For each dataset, the COG distributions of the mRNA reads that could be assigned to the two most abundant genera for each sample were analyzed to evaluate genus specific functional activity profiles within the ecosystem. These analyses were performed for the genera Streptococcus, Veillonella and Clostridium, using two representative reference genomes of each genus from intestinal and non-intestinal isolation origins (see methods). In comparison with the COG functional category profile of the reference genomes, the COGs assigned to the genera Streptococcus (datasets A and B), Veillonella (dataset A) and Clostridium (dataset B) were enriched for the functional categories “carbohydrate transport and metabolism”, “energy production and conversion”, and “translation, ribosomal structure and biogenesis”, respectively (Figure 4). In addition, the Streptococcus assigned COG distribution profile resembled the total COG distribution profile, which is a reflection of the abundance of Streptococcus-assigned reads in these datasets (Figure 4). Variation in genus-specific COG distributions observed in both datasets is indicative for the distinct activities that can be observed for the different genera. This finding can be used as a starting point to decipher genus specific metabolic activity as well as the deduction of syntrophic relationships between different genera in the small intestine ecosystem.

Conclusions

Insight into the functional characteristics of the microbiota residing in different ecosystems can be obtained from metatranscriptome analysis. In this study, a pipeline was developed for the analysis of massive amounts of RNA-seq data, which was evaluated using metatranscriptome datasets obtained from the microbial ecosystem found in the human small intestine. The pipeline enabled the effective removal of rRNA derived sequences that dominated the primary sequence data, despite the implemented mRNA enrichment procedure. This implies that the extend of the functional analysis still can be significantly improved by increasing the efficiency of rRNA removal prior to cDNA library construction. Nevertheless, a substantial number of sequence reads derived from protein-encoding mRNA transcripts that could be assigned to a function and/or to a phylogenetic origin at genus or family level were obtained in this study. Moreover, the phylogenetic origin of specific transcripts and corresponding expressed functions was further substantiated by a global read-coverage of specific genes, such as genes that are highly expressed by dominant microbial members of the ecosystem.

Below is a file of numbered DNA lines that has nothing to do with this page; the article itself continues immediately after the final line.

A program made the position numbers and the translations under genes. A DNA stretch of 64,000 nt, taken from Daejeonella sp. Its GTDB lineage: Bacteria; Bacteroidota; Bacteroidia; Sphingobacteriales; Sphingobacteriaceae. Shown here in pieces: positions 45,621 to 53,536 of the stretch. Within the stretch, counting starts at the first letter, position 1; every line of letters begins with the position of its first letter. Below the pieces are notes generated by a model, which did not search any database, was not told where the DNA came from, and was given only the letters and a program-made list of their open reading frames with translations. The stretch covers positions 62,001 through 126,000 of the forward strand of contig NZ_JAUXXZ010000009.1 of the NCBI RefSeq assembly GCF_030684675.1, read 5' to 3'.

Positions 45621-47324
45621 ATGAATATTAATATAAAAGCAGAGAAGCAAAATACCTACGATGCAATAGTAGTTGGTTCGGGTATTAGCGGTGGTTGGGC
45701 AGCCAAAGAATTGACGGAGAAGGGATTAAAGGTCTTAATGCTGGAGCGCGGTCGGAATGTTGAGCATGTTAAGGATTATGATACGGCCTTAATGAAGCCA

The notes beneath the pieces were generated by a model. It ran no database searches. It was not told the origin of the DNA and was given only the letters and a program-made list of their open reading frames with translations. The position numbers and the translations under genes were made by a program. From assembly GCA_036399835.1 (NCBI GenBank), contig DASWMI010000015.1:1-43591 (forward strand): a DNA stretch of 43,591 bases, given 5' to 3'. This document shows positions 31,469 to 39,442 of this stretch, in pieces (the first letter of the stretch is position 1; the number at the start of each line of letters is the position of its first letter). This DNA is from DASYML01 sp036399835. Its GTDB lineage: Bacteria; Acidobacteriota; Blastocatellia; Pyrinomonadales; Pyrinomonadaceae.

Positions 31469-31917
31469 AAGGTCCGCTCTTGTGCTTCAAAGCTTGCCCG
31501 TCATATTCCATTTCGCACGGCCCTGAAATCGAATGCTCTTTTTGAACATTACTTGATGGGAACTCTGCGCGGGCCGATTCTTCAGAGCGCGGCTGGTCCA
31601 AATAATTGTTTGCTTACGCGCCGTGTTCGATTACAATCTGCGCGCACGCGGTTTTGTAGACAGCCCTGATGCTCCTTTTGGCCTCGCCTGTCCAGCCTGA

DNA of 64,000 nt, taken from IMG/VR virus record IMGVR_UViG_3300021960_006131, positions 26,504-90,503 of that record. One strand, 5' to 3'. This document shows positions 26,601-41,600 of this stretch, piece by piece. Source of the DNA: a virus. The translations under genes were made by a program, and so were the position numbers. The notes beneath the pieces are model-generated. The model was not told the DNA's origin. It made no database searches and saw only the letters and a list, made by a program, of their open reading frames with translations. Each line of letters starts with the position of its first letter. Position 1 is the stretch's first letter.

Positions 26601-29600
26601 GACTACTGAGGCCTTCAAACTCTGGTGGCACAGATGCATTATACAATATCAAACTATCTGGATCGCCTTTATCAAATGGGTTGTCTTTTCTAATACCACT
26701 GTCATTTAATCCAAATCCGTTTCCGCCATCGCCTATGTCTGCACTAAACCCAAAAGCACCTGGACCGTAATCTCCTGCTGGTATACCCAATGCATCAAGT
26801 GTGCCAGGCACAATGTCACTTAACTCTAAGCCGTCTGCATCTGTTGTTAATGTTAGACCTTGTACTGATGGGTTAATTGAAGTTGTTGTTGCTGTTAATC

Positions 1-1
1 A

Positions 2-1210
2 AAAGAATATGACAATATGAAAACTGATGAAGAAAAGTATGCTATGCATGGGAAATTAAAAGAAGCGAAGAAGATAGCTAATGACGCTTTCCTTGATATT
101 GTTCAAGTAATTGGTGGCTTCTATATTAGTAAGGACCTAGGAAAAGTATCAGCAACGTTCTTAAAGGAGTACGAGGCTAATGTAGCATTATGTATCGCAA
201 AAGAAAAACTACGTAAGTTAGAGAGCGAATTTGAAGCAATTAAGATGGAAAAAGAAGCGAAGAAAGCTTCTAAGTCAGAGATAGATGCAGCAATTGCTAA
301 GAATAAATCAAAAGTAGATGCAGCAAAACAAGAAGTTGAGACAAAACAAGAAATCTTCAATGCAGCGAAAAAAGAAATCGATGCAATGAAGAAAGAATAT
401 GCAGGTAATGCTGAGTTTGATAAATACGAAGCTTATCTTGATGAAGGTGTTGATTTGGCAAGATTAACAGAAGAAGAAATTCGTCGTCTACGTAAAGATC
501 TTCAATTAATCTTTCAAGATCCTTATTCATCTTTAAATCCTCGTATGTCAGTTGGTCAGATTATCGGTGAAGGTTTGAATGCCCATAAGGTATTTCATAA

Although in this study, the pipeline was evaluated only for samples derived from the human small intestine, its generic set-up by using a ‘complete’ rRNA database for filtering and the entire NCBI prokaryote genome database for mRNA read-mapping makes it suitable for metatranscriptome analysis of datasets derived from other niches. Nevertheless, the reliability of the assignment of the phylogenetic origin of expressed sequences is dependent on high sequence similarity levels in the alignment with a reference genome database.

This study establishes the reproducibility of the metatranscriptome sequencing approach to unravel the main activity profiles in the ecosystem, despite differences in sequencing depth. It also shows that functional insights and accuracy of the phylogenetic assignment are not significantly improved by the application of paired-end sequencing procedures.

For the small intestine ecosystem, a strong correlation was observed between the community composition (16S rDNA), the overall activity of the community members (16S rRNA), and the specific activity of community members (mRNA). Preliminary functional profiling of the metatranscriptomic landscapes revealed the overall (metabolic) activity profiles belonging to the microbial ecosystem of the human small intestine. This implies that the method presented provides a means to monitor the impact of for example, dietary interventions on the microbiota activity. Moreover, metatranscriptome analysis enabled the discrimination of functional COG expression profiles of specific genera within the ecosystem, which provides a framework for further study aiming to unravel syntrophic relationships that are operating in complex microbial ecosystems.

Methods

Ethics statement

The study was approved by the University Hospital Maastricht Ethical Committee, and was conducted in full accordance with the principles of the ‘Declaration of Helsinki’ (52nd WMA General Assembly, Edinburgh, Scotland, October 2000). Subjects were informed about the study orally and in writing, and signed a written informed consent before participation.

Samples collection

Effluent samples were obtained from two healthy female ileostomy subjects (A and B), age 65 and 61, respectively. A total of 100ml effluent of each subject was stored in 100 ml RNAlater (Ambion, AM7021) using a 500 ml polypropylene copolymer centrifuge bottle (3120–0500; Nalgene Nunc International, USA) at room temperature for a minimum of 4 hours, before transported on dry ice. Afterwards, samples were aliquoted into portions of 20-30 ml in 50 ml tubes (T2068; Greiner Bio-One, The Netherlands) and stored at −80°C until further use.

Total RNA and DNA extraction